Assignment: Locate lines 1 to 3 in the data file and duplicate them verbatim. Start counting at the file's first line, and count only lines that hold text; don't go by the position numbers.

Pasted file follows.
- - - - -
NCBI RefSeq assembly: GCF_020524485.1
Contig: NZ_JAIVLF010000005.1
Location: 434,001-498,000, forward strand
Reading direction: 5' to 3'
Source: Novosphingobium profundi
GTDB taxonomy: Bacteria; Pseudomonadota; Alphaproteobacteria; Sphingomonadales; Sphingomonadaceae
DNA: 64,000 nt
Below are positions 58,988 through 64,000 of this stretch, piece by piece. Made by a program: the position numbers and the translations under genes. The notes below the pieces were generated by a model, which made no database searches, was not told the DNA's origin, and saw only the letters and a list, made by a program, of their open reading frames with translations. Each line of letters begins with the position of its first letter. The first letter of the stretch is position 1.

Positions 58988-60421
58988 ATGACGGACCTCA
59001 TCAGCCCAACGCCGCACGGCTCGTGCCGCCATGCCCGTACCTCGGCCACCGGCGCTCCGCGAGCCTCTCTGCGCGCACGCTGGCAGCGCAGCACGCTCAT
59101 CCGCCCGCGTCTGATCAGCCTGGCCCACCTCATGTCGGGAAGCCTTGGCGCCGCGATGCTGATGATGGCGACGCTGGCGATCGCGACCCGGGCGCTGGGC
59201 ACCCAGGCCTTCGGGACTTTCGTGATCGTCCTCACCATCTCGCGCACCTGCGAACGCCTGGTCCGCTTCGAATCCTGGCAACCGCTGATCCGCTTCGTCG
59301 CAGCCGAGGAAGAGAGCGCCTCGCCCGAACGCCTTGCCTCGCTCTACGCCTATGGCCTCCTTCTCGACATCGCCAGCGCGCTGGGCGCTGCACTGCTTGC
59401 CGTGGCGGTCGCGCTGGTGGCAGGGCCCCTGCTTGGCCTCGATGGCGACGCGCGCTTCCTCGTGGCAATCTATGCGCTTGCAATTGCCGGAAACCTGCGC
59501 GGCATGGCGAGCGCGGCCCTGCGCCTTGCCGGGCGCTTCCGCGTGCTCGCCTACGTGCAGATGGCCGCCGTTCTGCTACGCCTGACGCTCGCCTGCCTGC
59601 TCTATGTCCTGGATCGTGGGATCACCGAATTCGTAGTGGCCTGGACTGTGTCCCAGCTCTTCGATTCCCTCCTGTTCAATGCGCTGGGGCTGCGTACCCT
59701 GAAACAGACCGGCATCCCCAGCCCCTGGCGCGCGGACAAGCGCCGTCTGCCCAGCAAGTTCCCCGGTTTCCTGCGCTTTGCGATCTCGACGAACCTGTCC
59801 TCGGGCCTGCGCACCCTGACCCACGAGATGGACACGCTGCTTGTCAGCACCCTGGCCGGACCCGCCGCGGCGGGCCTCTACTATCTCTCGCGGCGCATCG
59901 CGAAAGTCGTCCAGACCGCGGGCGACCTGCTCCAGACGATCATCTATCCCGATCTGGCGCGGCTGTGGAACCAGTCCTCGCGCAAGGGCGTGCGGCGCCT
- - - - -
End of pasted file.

NCBI RefSeq assembly: GCF_020524485.1
Contig: NZ_JAIVLF010000005.1
Location: 434,001-498,000, forward strand